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Publication numberUS6381289 B1
Publication typeGrant
Application numberUS 09/145,105
Publication dateApr 30, 2002
Filing dateSep 1, 1998
Priority dateSep 1, 1998
Fee statusLapsed
Also published asCN1126293C, CN1325570A, EP1110334A1, WO2000013338A1
Publication number09145105, 145105, US 6381289 B1, US 6381289B1, US-B1-6381289, US6381289 B1, US6381289B1
InventorsSantanu Dutta
Original AssigneeEricsson Inc.
Export CitationBiBTeX, EndNote, RefMan
External Links: USPTO, USPTO Assignment, Espacenet
Demodulation method in high speed asynchronous time division multiplexed packet data transmission
US 6381289 B1
Abstract
A method of demodulating a communication signal is provided. The communication signal includes a plurality of pages with each page having a plurality of addresses and corresponding data packets. The demodulating method includes the steps of receiving the communication signal at a user terminal, identifying which of the plurality of pages are destined to the receiving user terminal, identifying which of the plurality of data packets within the identified page are destined to the receiving user terminal, and demodulating only the data packets identified as being destined to the receiving user terminal.
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Claims(38)
What is claimed is:
1. A method of demodulating a communication signal comprising the steps of:
receiving the communication signal at a user terminal, the communication signal including a plurality of pages, each page having a plurality of addresses and corresponding data packets;
identifying which of the plurality of pages are destined to the receiving user terminal;
identifying which of the plurality of data packets within the identified page are destined to the receiving user terminal; and
demodulating only the data packets identified as being destined to the receiving user terminal;
wherein the communication signal is transmitted at a first rate, and wherein the data packets identified as being destined to the receiving user terminal are demodulated at a second rate less than the first rate.
2. The demodulating method of claim 1, wherein each of the plurality of pages is preceded by a page header indicative of page number, and wherein the step of identifying which of the plurality of pages are destined to the receiving user terminal comprises the step of detecting which of the plurality of page numbers, corresponding to the plurality of pages, matches a page number assigned to the receiving user terminal.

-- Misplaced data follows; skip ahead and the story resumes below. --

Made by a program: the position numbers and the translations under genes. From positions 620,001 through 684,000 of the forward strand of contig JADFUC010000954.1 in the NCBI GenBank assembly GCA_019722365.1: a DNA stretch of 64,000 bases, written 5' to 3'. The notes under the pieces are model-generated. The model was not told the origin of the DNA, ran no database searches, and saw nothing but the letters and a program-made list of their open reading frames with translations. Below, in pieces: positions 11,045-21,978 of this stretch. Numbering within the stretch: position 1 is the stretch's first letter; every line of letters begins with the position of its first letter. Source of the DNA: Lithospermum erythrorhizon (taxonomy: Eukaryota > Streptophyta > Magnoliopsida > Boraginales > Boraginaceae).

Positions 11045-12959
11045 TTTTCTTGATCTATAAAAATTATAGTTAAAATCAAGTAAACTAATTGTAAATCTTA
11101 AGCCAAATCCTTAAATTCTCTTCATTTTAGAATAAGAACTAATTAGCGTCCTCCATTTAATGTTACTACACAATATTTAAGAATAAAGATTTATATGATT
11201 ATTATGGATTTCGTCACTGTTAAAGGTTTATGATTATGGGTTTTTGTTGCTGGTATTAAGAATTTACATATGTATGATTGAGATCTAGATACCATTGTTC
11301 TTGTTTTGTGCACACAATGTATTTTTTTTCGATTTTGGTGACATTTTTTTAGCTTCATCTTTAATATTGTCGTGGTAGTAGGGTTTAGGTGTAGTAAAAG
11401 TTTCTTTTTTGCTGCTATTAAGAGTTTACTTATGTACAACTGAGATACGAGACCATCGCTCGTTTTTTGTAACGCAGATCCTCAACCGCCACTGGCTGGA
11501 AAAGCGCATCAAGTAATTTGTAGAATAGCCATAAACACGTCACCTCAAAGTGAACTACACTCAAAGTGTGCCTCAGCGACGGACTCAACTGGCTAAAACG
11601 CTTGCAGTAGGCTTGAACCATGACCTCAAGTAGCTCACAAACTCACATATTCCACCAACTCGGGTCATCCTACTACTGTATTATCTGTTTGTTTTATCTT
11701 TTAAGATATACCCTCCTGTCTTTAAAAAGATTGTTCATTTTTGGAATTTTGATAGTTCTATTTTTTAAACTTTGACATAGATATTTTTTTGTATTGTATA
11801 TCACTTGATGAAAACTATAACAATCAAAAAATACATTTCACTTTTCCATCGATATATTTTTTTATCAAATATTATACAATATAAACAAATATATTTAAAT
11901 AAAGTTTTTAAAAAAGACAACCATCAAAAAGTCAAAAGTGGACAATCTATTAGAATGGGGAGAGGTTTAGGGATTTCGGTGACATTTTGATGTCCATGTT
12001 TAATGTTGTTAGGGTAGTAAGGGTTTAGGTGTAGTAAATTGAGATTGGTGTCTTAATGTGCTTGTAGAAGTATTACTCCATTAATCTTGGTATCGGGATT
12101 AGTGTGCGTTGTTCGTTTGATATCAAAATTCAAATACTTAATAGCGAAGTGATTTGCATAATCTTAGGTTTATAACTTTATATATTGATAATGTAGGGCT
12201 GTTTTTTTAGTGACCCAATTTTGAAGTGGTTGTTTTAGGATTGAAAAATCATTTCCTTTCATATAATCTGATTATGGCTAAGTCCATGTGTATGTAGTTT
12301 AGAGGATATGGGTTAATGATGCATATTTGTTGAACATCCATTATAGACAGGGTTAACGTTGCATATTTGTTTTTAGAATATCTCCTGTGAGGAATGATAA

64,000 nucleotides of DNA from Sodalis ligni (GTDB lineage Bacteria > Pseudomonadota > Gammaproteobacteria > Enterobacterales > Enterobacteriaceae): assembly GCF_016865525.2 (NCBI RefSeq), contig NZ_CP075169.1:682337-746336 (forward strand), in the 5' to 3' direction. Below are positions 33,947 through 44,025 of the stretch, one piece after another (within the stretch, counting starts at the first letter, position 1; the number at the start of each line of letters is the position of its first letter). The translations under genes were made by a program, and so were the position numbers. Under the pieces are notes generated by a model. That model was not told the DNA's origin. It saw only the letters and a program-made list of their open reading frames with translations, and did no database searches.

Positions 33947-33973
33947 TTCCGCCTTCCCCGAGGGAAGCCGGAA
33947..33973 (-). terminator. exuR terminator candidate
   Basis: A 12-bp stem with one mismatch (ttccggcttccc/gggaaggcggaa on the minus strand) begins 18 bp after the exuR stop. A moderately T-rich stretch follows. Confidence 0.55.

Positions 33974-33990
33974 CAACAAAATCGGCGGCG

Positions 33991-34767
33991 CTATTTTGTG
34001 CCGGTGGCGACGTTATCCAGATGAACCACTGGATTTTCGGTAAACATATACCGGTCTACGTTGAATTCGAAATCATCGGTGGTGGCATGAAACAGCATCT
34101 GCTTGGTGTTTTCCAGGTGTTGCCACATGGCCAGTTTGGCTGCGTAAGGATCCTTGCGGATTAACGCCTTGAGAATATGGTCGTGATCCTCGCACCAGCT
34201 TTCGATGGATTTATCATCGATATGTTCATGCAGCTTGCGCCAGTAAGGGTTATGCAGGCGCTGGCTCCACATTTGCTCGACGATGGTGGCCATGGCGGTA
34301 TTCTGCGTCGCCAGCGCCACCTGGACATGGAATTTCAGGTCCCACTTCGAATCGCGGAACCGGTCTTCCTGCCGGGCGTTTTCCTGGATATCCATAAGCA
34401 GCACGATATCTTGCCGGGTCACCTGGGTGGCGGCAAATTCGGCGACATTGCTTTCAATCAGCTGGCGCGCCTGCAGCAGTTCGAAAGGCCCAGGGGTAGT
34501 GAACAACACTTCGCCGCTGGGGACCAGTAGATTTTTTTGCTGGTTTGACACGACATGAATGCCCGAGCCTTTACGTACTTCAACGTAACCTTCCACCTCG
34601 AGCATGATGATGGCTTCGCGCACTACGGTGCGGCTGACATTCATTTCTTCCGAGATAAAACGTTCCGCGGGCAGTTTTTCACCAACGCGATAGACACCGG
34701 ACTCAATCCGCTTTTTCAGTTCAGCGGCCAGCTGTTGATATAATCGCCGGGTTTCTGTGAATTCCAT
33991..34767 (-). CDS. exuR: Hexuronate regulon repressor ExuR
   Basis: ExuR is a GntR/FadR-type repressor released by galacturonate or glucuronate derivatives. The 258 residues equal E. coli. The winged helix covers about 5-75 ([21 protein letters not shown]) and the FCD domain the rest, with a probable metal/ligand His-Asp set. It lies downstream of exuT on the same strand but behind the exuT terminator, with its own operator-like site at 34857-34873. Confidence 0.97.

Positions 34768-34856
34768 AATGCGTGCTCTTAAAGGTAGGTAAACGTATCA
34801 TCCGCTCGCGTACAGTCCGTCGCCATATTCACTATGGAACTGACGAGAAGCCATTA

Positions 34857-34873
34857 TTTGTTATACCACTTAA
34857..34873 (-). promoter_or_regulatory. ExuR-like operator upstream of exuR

3. The demodulating method of claim 2, wherein the page header comprises an MFSK (Multiple Frequency Shift Keying) signal having a plurality of center frequencies defined by a single symbol, each page number represented by a unique center frequency, wherein the step of detecting which of the plurality of page numbers, corresponding to the plurality of pages, matches the receiving user terminal page number comprises the steps of:
filtering the communication signal using a narrow bandpass filter having a center frequency corresponding to the unique center frequency of the receiving user terminal page number; and
detecting energy output by the filter and comparing the detected energy to a threshold value.
4. The demodulating method of claim 2, wherein the page header comprises an MFSK (Multiple Frequency Shift Keying) signal having a plurality of center frequencies defined by a plurality of symbols, each page number represented by a unique sequence of the plurality of symbols, wherein the step of detecting which of the plurality of page numbers, corresponding to the plurality of pages, matches the receiving user terminal page number comprises the steps of:
filtering the communication signal using a plurality of narrow bandpass filters each having a center frequency corresponding to one of the center frequencies in the MFSK signal;
detecting energy out of each filter and comparing the detected energy to a threshold value;
comparing time separations between the received MFSK symbols and comparing the time separations to a given nominal value, wherein sequences of MFSK symbols of energy exceeding the threshold value and time separations less than the given nominal value define a received page number word; and
comparing the received page number word with a known reference word representing the page number of the receiving user terminal.
5. The demodulating method of claim 1, wherein the step of identifying which of the plurality of data packets within the identified page are destined to the receiving user terminal comprises the steps of:
demodulating the plurality of addresses in the identified page; and
detecting which of the plurality of addresses within the identified page matches the receiving user terminal address.
6. The demodulating method of claim 5, further comprising the steps of:
writing the identified page to a memory in the receiving user terminal; and
reading the identified page from the memory for demodulation.
7. The demodulating method of claim 6, wherein the step of writing the identified page to a memory in the receiving user terminal comprises the steps of:
writing the plurality of addresses in the identified page to a first memory in the receiving user terminal; and
writing the plurality of data packets in the identified page to a second memory in the receiving user terminal,
wherein the plurality of addresses in the identified page and the data packets identified as being destined to the receiving user terminal are read out of the first and second memories, respectfully, for demodulation.
8. The demodulating method of claim 5, wherein
the communication signal is transmitted at a first rate,
the data packets identified as being destined to the receiving user terminal are demodulated at a second rate, and
the plurality of addresses in the identified page are demodulated at a third rate less than the first rate but greater than the second rate.